Fantasy should be fun, it should be fantastical and magical, it should make you smile and laugh and think a little and maybe get a little choked up at the end. If that’s the kind of fantasy you’re looking for, The Anvil of The World is the book for you.  A little big farcical, a lot of fantastic, The Anvil of The World was pure joy to read.

Having retired from his profession of assassin, and possibly trying to escape a blood feud, our main character Smith gets a job as a caravan leader. Smith isn’t his real name, but he really  is part of the increasingly large Smith clan of the race of the Children of the Sun. Smith’s people have always followed their God, The Smith, and traveled the world building cities and creating things and generally smithing about. However  not every race on the planet is all about the smithing.

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The Fuller Memorandum (a Laundry Novel), by Charles Stross

where I got it: purchased new

why I read it: enjoyed the previous Laundry novel, The Jennifer Morgue

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Bob Howard has a problem. it’s that he’s too good at his job. The office manager leaves him alone; his boss, Angleton, is sending him on special errands; and his wife, Mo, has started bringing work home with her. When you’re a computational demonologist, none of those can be good things.  You see, Bob works for the ultra secret British government agency called The Laundry.  Think James Bond meets Torchwood, but instead of fighting the Russians and aliens, they’re fighting the Russians and unthinkable Cthonic soul sucking horrors from another dimension. When the end comes, make sure you’re armed with a shotgun (same goes for when playing Arkham Horror, btw).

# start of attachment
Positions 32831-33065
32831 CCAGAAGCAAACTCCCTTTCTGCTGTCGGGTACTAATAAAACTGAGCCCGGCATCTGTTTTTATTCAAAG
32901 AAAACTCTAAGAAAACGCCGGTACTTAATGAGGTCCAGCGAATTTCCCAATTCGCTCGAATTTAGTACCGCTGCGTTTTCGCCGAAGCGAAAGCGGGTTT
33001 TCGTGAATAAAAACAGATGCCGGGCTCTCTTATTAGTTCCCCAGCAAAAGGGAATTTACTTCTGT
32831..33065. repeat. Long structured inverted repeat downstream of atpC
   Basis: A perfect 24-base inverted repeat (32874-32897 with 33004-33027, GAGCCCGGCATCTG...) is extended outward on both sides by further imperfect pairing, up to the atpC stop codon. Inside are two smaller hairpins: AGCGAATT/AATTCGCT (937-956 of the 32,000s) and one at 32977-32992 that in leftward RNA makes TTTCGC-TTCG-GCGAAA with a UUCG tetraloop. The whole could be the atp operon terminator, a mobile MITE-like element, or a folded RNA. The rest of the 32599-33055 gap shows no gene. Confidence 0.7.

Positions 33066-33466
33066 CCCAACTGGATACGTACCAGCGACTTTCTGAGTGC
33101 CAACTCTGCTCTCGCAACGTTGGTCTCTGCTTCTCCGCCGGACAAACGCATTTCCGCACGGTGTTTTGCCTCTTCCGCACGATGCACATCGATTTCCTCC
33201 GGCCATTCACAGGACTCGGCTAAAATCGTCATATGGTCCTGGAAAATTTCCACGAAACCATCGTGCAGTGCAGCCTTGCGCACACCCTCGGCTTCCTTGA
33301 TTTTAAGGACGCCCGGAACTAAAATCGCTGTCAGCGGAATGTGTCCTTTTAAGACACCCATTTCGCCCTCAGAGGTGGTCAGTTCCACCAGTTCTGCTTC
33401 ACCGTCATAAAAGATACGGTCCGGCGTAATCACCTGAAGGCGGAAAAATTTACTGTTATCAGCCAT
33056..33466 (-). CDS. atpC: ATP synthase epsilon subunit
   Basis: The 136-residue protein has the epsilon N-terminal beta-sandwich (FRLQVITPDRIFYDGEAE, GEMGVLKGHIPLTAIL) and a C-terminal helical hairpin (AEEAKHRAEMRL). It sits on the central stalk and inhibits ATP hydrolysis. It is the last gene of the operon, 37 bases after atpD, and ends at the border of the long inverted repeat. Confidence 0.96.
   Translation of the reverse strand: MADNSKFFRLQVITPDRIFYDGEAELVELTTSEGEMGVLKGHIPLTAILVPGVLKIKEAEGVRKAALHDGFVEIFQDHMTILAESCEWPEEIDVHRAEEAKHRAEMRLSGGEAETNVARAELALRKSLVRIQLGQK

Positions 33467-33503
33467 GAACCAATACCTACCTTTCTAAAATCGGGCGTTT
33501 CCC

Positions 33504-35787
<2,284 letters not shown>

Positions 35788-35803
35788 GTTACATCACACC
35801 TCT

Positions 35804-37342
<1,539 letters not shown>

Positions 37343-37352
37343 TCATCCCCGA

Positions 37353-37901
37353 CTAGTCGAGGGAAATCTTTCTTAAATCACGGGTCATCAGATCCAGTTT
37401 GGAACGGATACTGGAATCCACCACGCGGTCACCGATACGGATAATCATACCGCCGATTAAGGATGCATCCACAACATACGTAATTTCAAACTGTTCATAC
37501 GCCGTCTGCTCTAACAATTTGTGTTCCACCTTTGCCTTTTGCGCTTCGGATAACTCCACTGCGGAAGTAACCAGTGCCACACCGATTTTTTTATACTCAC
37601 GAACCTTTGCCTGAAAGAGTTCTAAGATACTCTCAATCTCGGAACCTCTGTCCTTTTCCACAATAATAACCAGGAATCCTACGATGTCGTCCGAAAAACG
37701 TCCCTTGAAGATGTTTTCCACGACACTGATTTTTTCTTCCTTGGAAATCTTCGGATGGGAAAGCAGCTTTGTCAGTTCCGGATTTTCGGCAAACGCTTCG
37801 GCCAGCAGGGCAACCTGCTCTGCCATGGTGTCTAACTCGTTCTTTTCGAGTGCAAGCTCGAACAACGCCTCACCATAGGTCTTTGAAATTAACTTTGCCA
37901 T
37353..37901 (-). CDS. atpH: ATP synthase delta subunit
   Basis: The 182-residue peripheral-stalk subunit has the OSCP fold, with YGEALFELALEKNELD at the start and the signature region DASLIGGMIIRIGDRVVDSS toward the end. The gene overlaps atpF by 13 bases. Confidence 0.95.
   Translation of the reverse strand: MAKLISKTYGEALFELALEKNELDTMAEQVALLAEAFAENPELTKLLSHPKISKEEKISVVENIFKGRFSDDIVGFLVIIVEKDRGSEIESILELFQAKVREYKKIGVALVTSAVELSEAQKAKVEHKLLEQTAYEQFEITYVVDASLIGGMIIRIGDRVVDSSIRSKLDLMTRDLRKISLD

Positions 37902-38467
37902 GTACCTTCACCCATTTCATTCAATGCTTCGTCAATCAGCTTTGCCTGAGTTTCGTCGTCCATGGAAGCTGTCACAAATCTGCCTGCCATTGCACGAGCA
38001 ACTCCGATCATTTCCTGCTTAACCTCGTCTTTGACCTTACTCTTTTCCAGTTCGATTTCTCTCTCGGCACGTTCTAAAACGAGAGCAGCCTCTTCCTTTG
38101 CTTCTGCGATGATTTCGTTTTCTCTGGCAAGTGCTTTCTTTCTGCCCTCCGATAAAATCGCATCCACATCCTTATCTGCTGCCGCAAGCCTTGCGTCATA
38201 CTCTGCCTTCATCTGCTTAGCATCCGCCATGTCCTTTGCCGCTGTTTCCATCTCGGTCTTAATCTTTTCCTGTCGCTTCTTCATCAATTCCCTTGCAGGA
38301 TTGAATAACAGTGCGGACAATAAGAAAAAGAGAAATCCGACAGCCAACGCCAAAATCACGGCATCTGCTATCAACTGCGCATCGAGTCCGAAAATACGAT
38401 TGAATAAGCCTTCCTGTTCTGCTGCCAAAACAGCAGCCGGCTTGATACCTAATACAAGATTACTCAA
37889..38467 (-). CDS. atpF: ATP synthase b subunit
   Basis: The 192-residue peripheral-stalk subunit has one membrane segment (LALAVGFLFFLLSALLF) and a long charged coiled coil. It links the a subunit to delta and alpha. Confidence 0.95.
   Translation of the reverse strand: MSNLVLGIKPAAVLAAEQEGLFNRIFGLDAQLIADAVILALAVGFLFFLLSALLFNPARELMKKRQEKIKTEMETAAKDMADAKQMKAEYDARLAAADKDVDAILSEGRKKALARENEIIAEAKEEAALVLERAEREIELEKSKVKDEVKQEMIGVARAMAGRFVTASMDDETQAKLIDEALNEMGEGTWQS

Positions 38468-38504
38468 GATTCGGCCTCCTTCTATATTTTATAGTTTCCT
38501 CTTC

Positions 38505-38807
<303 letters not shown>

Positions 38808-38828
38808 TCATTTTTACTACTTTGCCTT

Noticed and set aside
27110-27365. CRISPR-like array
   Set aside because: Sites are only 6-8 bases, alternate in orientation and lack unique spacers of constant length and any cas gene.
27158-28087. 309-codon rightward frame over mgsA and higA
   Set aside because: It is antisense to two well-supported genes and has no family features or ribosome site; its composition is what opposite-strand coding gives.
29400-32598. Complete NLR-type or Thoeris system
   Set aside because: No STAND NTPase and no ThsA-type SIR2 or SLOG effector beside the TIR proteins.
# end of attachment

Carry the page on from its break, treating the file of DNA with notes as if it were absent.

Although The Fuller Memorandum is mostly action, usually involving Bob getting the crap kicked out of him, it was the slower parts that were some of my favorites. Things like getting to know more (perhaps too much) about the mysterious Angleton.  What Mo actually does with that bone white violin (she needs her own book. period). How to jailbreak an iphone in three easy steps (step one, allow a professional hacker into your house). How to handle Russian zombies and drunken cultists, and what the British secret service really thinks about Americans.  And Bob Howard, accidental computational demonologist, armed with a jailbroken unauthorized iphone running illegal apps, better solve all these problems before his soul gets sucked out by cultists who’ve awoken something far more evil than they were expecting. The slower bits might have been all interesting, but the crazy action bits? Totally over the top frakin’ awesome.

If you’re grinning, you can skip the next paragraph, however if you’re a bit confused, quit skipping around and stop feeling bad.

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The Damned Busters, by Matthew Hughes

Release dates-  US: May 31st 2011, UK May 5th 2011